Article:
Homophobia & Music Biopics: Rocketman’s Censorship In Russia

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Musical biopics: the life and times of an icon, set to a catchy soundtrack – what could be better, when celebrating a legend? Singing along to our favourite songs while getting a real glimpse into the musicians past, can be an extremely powerful experience for fans and overall music lovers alike. Seeing the life of someone who has made such a huge impact on the music world being re-told, with beautiful cinematography to accompany the often heart wrenching stories allows fans a very intimate experience with an inspiring star. However, it must be noted that cinematic biopics are films, not documentaries – as stated by certain directors called out on ‘bending the truth’ – and sometimes what we see, despite fractions of the truth – are twisted to fit a certain narrative which is ‘accessible’ to mainstream Hollywood blockbuster. This is where things start to get problematic.

With the release of ‘Rocketman’, a biopic centered on Elton John, these issues are once again put into the spotlight. Although a different backlash than Freddie Mercury’s (sort of) biopic ‘Bohemian Rhapsody‘, ‘Rocketman’ furthers awareness on the glaring issue that face these biopics – which is, unfortunately, full blown homophobia. The former, ‘Bohemian Rhapsody‘ – is flawed in many ways, as the re-telling of Freddie Mercury’s story is not only missing truths, but these truths were replaced with ‘alternative truths’ in order to appeal to a mainstream audience. This ranges from how the band came together, to their non-existent break up ‘until Live Aid brought them back together‘, and even an EMI executive who rejected Queen as they began to experiment with a new sound – an EMI executive that never existed. The most obvious issue was not only the absence of certain truths, but the portrayal of Freddie Mercury’s sexuality. With a narrative that tends to completely ignore Freddie Mercury’s bisexuality, and instead twist the narrative to focus on his ‘straight‘ relationship with his ex-wife and pushing the ‘tragic queer’ trope, the films creators decided that it would be best to leave out the ‘nitty-gritty’ details of Mercury’s life – all to keep the age restriction to PG-13, allowing a wider range of audiences to attend the film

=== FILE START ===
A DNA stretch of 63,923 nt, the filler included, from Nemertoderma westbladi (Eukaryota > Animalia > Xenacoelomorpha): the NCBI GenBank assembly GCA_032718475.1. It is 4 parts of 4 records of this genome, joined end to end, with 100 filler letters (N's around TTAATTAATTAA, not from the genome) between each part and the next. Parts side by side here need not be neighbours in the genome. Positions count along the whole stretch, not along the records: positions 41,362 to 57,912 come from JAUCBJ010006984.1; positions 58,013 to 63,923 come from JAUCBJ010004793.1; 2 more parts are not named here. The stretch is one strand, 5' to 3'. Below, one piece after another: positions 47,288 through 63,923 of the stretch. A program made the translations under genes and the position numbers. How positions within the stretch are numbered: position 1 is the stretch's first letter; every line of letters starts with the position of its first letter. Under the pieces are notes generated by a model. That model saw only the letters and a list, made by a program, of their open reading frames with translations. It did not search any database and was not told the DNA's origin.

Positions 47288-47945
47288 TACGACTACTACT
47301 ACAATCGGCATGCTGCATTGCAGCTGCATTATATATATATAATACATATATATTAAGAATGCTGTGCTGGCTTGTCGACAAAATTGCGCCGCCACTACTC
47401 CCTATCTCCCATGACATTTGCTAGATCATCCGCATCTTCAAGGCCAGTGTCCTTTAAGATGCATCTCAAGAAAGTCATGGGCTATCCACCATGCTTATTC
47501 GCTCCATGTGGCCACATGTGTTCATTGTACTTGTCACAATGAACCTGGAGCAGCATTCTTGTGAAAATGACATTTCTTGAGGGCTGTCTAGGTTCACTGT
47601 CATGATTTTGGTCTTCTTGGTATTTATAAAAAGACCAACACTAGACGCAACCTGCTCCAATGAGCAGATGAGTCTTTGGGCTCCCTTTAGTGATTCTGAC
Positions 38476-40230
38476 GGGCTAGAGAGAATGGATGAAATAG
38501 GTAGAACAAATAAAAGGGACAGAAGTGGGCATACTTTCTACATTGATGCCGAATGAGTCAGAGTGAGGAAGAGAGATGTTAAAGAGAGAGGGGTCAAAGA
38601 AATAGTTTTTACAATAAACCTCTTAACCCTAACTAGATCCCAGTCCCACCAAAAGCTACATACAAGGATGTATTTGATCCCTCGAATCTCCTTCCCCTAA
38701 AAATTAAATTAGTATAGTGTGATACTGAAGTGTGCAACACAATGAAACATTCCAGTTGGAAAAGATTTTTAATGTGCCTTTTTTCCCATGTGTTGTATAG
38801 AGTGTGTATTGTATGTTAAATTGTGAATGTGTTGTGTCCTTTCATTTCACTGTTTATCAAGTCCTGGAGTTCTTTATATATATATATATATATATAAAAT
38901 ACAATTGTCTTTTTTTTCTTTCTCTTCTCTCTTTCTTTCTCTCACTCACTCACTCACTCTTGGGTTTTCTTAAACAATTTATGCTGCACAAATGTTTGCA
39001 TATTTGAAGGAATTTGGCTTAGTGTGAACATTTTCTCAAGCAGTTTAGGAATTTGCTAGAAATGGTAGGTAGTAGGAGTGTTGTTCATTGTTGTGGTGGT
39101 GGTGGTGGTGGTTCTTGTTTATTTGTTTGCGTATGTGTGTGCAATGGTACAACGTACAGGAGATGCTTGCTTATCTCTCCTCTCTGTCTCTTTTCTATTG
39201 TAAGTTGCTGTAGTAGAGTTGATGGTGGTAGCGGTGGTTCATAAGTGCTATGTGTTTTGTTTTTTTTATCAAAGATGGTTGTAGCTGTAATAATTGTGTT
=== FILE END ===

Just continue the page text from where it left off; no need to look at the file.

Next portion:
Rocketman’ however, has been approached differently – with an R Rating, the filmmakers have apparently approached the depiction of his life more accurately, with same-sex scenes sticking to their truths – without a need to pander to the mainstream hollywood blockbuster audiences out of fear of homophobic backlash. I have not seen the film, so I don’t have a place to comment on the content. However, what I am able to comment on is the news regarding Rocketman’s censorship in Russia. In 2013, Vladimir Putin passed a law requiring the censorship of what is labelled ‘homosexual propaganda. Although the film is available in Russian cinemas, certain scenes of the film have been edited in order to abide by the homophobic provision. According to an Amnesty International report, any scene that depicts same-sex relationships in any manner have been edited out. Even a title card depicting Elton John and his husband (and the fact that they are raising children) was replaced with a statement regarding John’s charity work.

These two films have brought to public attention the homophobia that still runs rampant in the film industry (and in general), and the issue of LGBTQ+ discrimination is clearly highlighted by Russia’s censorship. A joint statement released by Rocketman filmmakers and Elton John reads:

We reject in the strongest possible terms the decision to pander to local laws and censor Rocketman for the Russian market, a move we were unaware of until today. Paramount Pictures have been brave and bold partners in allowing us to create a film which is a true representation of Elton’s extraordinary life, warts and all. That the local distributor has edited out certain scenes, denying the audience the opportunity to see the film as it was intended is a sad reflection of the divided world we still live in and how it can still be so cruelly unaccepting of the love between two people. We believe in building bridges and open dialogue, and will continue to push for the breaking down of barriers until all people are heard equally across the world.

LGBTQ+ discrimination is very real, and very dangerous. In order to tackle these issues, it’s important to remember – we can’t change what we don’t acknowledge; the media needs to be held accountable for the narratives they push, as this not only affects people’s attitudes – most importantly, it directly affects people’s lives.

Written by Jenna Dreisenstock